The threat of snow did not materialize. All I got was wind and cold. The prognosticators were so very wrong. I did not even get a dusting, much less one to two inches.
It never reached my minimum operating temperature though. I puttered inside while the wind did its wicked best.
Things calmed down and warmed up a smidgen by early afternoon, enough to take a walk of the blue pumpkins. All the mystery melons were removed from the front porch. Several freeze thaws had set a drooling decomposition in motion. It was time for them to go. Most ended up back in the dung piles from where they came.
You look out there now and see all that open space and it is easy to think a lot of planting could be done. But beyond those baby evergreen trees it is deep shade come summertime. That has a major impact on what can be grown. Choices become more limited. Evergreen choices even more so.
The main winter Under Garden will just have to live on the sunny side of the utility easement. It is the most sun I have and still does not qualify as full sun. My trees are tall and their shadows are long for a good part of the year.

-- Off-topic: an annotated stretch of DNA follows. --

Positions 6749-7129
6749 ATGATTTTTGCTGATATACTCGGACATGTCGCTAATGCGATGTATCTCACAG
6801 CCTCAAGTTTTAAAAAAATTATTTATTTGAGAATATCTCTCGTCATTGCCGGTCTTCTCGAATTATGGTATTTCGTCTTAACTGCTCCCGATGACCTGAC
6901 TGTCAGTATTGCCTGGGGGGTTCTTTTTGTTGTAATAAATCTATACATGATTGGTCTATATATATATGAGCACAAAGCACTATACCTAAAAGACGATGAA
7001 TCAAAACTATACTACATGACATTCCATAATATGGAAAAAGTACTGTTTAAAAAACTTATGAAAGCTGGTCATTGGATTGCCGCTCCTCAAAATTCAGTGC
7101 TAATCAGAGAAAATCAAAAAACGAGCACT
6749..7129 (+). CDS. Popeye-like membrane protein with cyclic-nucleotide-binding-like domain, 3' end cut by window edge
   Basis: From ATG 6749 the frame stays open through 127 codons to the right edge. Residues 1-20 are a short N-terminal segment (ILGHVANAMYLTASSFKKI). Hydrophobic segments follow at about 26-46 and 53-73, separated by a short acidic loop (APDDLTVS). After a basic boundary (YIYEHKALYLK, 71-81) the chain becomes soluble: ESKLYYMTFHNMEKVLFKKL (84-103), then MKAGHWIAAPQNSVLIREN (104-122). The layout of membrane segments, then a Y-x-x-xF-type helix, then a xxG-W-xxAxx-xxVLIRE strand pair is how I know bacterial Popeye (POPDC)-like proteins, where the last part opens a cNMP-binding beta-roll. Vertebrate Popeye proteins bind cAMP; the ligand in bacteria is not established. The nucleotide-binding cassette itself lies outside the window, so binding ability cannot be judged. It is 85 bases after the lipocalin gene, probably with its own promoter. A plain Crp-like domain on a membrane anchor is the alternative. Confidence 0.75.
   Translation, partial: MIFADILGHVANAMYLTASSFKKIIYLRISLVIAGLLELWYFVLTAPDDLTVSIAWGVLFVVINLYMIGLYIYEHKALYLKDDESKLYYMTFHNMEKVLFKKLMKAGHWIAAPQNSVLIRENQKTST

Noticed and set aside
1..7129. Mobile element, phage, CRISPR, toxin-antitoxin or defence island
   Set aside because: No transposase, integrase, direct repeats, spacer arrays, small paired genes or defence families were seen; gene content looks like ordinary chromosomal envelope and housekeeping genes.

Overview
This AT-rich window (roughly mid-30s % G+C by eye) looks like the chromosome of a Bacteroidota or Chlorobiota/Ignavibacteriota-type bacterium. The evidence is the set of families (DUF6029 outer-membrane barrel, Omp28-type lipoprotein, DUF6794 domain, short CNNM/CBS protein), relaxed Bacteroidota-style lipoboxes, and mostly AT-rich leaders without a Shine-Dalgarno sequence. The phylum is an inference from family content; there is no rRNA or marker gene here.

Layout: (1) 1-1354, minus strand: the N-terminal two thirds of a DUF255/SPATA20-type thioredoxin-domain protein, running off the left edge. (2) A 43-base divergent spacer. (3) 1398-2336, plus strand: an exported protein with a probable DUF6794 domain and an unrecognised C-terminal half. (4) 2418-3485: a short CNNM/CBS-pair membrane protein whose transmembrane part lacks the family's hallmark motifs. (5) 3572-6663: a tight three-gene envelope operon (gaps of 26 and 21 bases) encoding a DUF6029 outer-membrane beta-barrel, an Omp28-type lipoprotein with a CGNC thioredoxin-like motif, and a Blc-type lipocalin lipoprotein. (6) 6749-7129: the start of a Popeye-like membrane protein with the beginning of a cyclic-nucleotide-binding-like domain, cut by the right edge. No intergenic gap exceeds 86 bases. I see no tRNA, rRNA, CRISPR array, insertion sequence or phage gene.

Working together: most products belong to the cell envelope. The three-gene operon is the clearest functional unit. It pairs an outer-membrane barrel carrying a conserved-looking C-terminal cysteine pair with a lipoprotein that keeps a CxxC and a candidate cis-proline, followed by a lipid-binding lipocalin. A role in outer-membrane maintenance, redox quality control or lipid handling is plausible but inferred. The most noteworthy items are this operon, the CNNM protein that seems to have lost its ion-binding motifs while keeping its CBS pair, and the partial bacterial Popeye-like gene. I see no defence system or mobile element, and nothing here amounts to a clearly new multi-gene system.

On a blue pumpkin day I can still walk through the garden and find much of interest. I have made it that way. It is the best time to check on the health and progress of the plants that compose the Under Garden. Should I be more ruthless in giving them elbow room? Yes. Will I? That is another matter of time and circumstance.
Dry stack stone walls that are well hidden during the time of vegetation take on a new prominence. Yes, that sketchy lower wall is still standing, unbudged after nine years of high elevation weather.
On a less windy winter day, one could even set a spell on the sunny basement patio.
Another year has ended. A new one begins. 2017 will mark a decade of living high on the low spot of a North Carolina mountain top. I've made some progress. A garden of year round interest has firmly taken root.